The power of positive change is so inspiring. Last week I had the pleasure to join 100+ young consultants from Accenture Netherlands during their team building day. They were not spending the day away from the office building boats or playing a survival game in rainy weather. Instead, they came to a central location to help three NGOs with their most pressing problems, to create change for a better world.
The sessions were well led by the 1%club, a global crowdfunding and crowdsourcing platform that mobilizes society to realize smart ideas from and for people in developing countries. From their platform, they selected three projects to be supported with advice, brainstorming sessions and concrete offers for help. The HIV/AIDS orphanage for which I ran the Berlin marathon in September was very fortunate to be one of these. The other two were about street children in Colombia and children and families in Uganda.
Here are some of my observations from this inspiring session, which can easily be applied to any change process that requires support and buy-in from a large group:
The three NGOs each had one minute to present themselves. It was very clear that keeping the story simple was very important to generate interest and engagement for the creative sessions to come. Especially if people are coming in “cold” to a case, too much clutter and complexity scared them off. In this world of 140 character messages and blog-length attention spans, starting out simple is key.
In many situations, it is difficult to ask for help and be vulnerable. Through Facebook and career progression, we are mostly taught to be strong, to share accomplishments and happy messages. But often, you can’t do it alone and you need to engage others to join. All three case owners did this well, creating an environment of support and eagerness to help across this group of consultants. Need inspiration on being vulnerable? Enjoy this TEDtalk.
Creativity works at its best when people can contribute in various ways. For these sessions, the 1%club chose different formats – allowing people to choose their preferred way to contribute.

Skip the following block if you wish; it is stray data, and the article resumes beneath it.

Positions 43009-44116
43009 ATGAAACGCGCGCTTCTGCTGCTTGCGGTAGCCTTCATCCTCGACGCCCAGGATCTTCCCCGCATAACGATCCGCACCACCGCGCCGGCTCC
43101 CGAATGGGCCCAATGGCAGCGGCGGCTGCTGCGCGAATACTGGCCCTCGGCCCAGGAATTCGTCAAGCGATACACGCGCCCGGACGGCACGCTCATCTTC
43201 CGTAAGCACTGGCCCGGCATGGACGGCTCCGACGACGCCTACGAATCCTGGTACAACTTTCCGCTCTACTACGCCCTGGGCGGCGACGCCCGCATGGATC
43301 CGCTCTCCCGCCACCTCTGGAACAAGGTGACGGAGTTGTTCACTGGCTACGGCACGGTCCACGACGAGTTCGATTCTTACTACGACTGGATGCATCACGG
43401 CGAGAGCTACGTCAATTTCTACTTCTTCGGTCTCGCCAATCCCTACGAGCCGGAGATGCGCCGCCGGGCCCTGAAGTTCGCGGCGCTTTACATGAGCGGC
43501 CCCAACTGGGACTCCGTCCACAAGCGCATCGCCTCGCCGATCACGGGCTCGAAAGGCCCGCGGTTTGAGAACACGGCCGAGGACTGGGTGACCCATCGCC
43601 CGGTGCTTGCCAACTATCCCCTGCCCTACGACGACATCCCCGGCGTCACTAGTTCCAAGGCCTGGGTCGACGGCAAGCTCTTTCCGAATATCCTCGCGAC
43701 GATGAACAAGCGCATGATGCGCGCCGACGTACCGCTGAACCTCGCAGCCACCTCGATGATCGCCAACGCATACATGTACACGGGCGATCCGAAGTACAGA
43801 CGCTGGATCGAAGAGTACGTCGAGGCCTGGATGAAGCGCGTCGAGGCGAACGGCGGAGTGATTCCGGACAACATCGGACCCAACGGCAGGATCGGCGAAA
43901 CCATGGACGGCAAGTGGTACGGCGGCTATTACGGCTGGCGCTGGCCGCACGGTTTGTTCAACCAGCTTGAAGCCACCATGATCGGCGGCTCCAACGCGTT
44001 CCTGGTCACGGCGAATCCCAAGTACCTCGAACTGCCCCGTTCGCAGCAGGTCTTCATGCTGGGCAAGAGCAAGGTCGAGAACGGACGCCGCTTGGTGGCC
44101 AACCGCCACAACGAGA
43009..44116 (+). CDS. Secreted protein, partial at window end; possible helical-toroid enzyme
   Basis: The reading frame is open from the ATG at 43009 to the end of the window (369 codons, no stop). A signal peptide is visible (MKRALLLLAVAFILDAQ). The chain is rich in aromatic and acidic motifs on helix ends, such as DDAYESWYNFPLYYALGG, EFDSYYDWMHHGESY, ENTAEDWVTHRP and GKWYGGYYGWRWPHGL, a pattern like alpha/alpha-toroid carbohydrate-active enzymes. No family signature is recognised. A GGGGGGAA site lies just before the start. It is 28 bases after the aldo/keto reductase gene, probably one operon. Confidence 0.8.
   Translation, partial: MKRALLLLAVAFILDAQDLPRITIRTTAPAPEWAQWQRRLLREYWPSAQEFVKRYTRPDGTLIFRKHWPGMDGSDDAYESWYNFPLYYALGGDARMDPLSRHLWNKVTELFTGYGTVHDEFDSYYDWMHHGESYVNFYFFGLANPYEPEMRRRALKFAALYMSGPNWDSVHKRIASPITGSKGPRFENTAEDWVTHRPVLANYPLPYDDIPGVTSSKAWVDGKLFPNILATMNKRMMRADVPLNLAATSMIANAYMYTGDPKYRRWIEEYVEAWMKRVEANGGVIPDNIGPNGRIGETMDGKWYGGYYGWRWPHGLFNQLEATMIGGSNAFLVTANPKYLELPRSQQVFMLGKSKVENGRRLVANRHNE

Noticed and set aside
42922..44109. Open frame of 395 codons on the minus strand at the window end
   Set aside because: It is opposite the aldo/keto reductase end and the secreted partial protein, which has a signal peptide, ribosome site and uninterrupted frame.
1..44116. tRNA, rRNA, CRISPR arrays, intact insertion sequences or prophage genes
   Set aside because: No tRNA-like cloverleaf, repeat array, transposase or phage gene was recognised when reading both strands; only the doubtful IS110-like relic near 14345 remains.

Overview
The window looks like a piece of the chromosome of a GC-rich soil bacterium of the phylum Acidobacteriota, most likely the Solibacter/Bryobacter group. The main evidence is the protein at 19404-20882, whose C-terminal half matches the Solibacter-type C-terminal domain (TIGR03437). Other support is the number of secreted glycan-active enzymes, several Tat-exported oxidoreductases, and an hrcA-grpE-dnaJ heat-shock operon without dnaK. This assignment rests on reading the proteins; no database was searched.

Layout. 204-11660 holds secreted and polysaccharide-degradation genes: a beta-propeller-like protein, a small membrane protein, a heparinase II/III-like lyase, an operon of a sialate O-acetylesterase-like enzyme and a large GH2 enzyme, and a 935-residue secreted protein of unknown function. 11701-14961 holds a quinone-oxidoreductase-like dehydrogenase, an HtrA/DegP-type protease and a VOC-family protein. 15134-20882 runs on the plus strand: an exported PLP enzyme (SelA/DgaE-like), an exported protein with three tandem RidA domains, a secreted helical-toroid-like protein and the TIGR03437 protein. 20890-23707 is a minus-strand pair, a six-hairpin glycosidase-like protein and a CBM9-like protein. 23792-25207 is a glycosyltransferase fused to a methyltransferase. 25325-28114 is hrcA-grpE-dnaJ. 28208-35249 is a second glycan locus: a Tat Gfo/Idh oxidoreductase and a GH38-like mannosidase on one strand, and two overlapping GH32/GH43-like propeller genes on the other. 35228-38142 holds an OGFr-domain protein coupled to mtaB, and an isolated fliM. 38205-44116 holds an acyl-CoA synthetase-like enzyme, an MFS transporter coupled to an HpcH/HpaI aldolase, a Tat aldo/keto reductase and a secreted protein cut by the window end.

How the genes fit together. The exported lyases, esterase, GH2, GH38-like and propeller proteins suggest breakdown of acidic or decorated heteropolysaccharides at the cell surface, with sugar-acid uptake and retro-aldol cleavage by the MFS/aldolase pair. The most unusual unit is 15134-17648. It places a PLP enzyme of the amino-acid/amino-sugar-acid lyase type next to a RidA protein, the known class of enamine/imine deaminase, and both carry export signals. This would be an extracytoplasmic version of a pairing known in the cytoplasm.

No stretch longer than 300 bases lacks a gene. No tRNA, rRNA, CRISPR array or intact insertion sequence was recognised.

Once people were engaged, the NGOs repeated their cases and specific problems to their respective sub-groups. During this phase, the challenge was to really listen and understand what people were saying. The case owners were not allowed to write (to facilitate listening) and each appointed others to capture the ideas on flipcharts, mindmaps and post-its. It was hard not to say “we’ve tried that already”, or “that won’t work in Africa” and be open to all ideas. The crazier and seemingly useless ones really can progress the thinking to another level and lead to very useful ideas in the group. Each session generated a wealth of ideas for the specific cases and problems, and beyond.
Initially, the groups mostly came up with things to do, very action oriented. Continued teamwork added suggestions of a different order, provoking thoughts on (feasible) structure and incentives to ensure these NGOs can thrive with relatively limited support from a distance, to become self-supporting and sustainable.
The sessions did not allow time to narrow the long list down to a short list of the key activities that would yield the largest impact. We spent two hours afterwards going through all the learnings and ideas for the orphanage and making a first selection of the most useful ideas. There were too many good ones – and with a lack of bandwidth, it is better to select a few that are really going to make a difference and do them well, rather than doing more in a suboptimal way.
The 1%club provides a great platform to share the selected next steps and the progress. This is also the platform to ask for more help – in the form of money or tasks. This helps keep the 100+ contributors engaged and get others onboard as well. Sharing goals and the progress and challenges to reach them publicly also helps to keep projects on track and focused.
I look forward to hearing more about all three projects – including the Human Compassion Organizations for which I raised Euro 888 by running the Berlin marathon. Thanks for all my sponsors – and for the 1%club and Accenture for bringing together so many creative minds to share a little to change a lot!